Michelle Obama reunites with her SC kith and kin

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Michelle Obama (center), her brother Craig (left), and the extended Robinson family in Georgetown, SC this afternoon.  

While she grew up on the South Side of Chicago, Michelle Obama’s trip this afternoon to Georgetown, SC was really a homecoming. Michelle’s grandfather, Fraser Robinson Sr., was originally from Georgetown and, while she was growing up, Michelle and her family regularly spent part of their summers visiting their extended relatives in the Low Country town.

Joined by her brother Craig, Michelle’s afternoon in Georgetown started with a reunion and some sweet tea with her cousins Connie Jones, Dorthy Robinson, and Harolyn Siau at the Robinson family home near downtown Georgetown.

The meeting also provided Michelle and Craig with an opportunity to take a look at fmaily photos Cousin Dorthy keeps on top of her piano.

After meeting with her cousins, Michelle went down the street to her grandfather’s old church, Bethel A.M.E., in historic Georgetown, where she spoke to a packed house of South Carolina Obama supporters that included over thirty-one of her own family members from the area.

 

During her speech, Michelle touched on the concerns that some have about whether or note Barack has enough experience to be President.

While he may not have the long Washington resume of other candidates, Michelle noted, with Barack’s background as a community organizer in Chicago — working right along side the people he sought to help — and eight years as a State Senator (more years in the kind government that’s closest to each of us than anyone else in the race) in the rough and tumble world of Illinois politics, he clearly has the kind of experience that the country needs right now.

It’s not that Barack isn’t ready, Michelle said,

The challenge for us is to ask, “What are we ready for?” This one is on us — see, we like to talk about change, but we don’t really like change. We want easy change, we want change that will make us feel comfortable, but that’s not how change happens, it’s not something that’s just going to come to you passively.

Things aren’t gong to get better when you wish for it or you hope for it: Things get better when regular folks take action to make change happen from the bottom up. Every major, historical moment in our time it has been made by folks who said “Enough,” and they banded together to move this country forward — and now is one of those times.

 Hat Tip: Obama for America

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Hillary’s Billionaire Minstrel

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Black billionaire Bob Johnson, CEO and founder of the internationally embarrassing Black Entertainment Television, took his turn serving as a blackface minstrel for Hillary Clinton at a South Carolina black church.

Sounding like the fictional Pierre Delacroix in Spike Lee’s Bamboozled, he lodged the following bomb at Barack Obama, As an African American, I am frankly insulted that the Obama campaign would imply that we are so stupid that we would think Hillary and Bill Clinton, who have been deeply and emotionally involved in black issues, when Barack Obama was doing something in the neighborhood, that I won’t say what he was doing in the neighborhood but he said it in his book…”

His allusion to Barack Obama’s youthful indiscretion with drugs, discussed in his book “Dreams of My Father,” is unmistakably clear despite his later denial.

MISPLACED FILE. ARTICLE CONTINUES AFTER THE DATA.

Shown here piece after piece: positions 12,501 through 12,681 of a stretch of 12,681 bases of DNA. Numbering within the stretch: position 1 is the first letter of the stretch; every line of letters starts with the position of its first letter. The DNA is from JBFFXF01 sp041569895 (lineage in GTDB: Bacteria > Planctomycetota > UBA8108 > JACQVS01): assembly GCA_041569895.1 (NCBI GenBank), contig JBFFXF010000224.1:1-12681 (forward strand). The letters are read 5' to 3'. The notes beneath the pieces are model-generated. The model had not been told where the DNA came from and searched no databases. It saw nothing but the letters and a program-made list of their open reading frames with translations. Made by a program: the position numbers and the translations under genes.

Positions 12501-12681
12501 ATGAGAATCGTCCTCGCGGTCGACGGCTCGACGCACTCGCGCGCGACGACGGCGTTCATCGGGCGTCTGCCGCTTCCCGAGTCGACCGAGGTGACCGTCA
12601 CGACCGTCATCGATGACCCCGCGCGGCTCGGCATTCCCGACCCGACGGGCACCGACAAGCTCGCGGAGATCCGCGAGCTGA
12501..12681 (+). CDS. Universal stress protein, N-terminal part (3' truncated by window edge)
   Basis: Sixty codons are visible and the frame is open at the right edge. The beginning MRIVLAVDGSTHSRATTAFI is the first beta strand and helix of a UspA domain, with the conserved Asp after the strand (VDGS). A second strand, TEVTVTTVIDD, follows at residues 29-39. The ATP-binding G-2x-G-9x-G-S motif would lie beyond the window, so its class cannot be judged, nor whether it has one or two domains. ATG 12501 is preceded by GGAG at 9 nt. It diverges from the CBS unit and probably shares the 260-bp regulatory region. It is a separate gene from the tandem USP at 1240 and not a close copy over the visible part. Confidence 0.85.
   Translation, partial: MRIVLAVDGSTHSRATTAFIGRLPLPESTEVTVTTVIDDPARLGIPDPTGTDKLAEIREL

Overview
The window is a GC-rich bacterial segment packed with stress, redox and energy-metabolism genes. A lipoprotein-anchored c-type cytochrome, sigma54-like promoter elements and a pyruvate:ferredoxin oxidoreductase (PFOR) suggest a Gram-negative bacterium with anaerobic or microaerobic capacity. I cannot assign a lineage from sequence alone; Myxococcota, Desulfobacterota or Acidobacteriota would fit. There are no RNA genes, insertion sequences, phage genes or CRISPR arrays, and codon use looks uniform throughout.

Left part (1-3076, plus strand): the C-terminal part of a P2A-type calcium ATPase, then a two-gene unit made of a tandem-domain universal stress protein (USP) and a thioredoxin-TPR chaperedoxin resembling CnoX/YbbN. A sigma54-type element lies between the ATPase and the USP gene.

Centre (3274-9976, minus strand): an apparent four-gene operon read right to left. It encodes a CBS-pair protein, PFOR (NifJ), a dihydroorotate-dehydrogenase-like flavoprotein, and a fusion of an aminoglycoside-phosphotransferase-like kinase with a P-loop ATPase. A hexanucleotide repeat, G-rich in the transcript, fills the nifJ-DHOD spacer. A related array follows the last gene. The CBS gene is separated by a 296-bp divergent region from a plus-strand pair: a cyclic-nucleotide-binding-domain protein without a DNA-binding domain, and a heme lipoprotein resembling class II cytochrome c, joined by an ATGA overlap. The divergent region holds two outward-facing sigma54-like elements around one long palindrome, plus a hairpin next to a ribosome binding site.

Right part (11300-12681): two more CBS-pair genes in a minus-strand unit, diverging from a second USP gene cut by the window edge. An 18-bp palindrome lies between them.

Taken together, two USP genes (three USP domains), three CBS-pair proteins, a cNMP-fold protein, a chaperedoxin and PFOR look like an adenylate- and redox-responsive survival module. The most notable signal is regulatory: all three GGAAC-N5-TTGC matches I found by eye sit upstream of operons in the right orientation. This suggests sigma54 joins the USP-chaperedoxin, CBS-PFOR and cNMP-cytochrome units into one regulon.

After smearing on another coat of burnt cork and adjusting his snappy corporate minstrel costume, he defended Bill and Hillary against their unjustified and racially patronizing comments that inflamed prominent African Americans like House Majority Whip James Clyburn and former Gore Campaign Manager Donna Brazile. He characterized as crazy the thought that “these two people would denigrate the accomplishments of civil rights marchers.”

In one fell swoop, Johnson unraveled Bill’s and Hillary’s damage control efforts of this weekend. After his remarks were disseminated to the media, they were immediately challenged by the Obama campaign.

They issued a statement from former state representative “I.S.” Leevy Johnson of Columbia, an African American and one of the first blacks elected to the legislature since reconstruction.“It’s offensive that Senator Clinton literally stood by and said nothing as another one of her campaign’s top supporters launched a personal, divisive attack on Barack Obama,” former representative Johnson said. “For someone who decries the politics of personal destruction, she should’ve immediately denounced these attacks on the spot.”

Senator Clinton said on Meet the Press that, “I don’t think this campaign is about gender, and I sure hope it’s not about race. It needs to be about the individuals. Each of us is running for the highest position, the most difficult job in the world. And, you know, I am, I think, very clearly someone who’s gone through a tremendous amount of criticism, you know. That’s fine. I’m more than willing to shoulder that. I think voters and viewers can draw their own conclusions when they watch whatever it is that we are doing.”

We damn sure can draw our own conclusions. Hillary’s calculated actions and those of her surrogates deliberately use criminal stereotypes about black men to raise suspicions and doubt about Obama. Her transparent efforts to manipulate folks into voting for her does not speak well of her or her blackface minstrels.

Lastly, her use of Bob Johnson, a corporate vampire willing to sell out black folks on social security, sends an unmistakable signal to brotha’s like me that another Clinton term will lead to a further evisceration of the social safety net with powerful corporate minstrels like Johnson enlisted to play defense against the financial interests of their own people.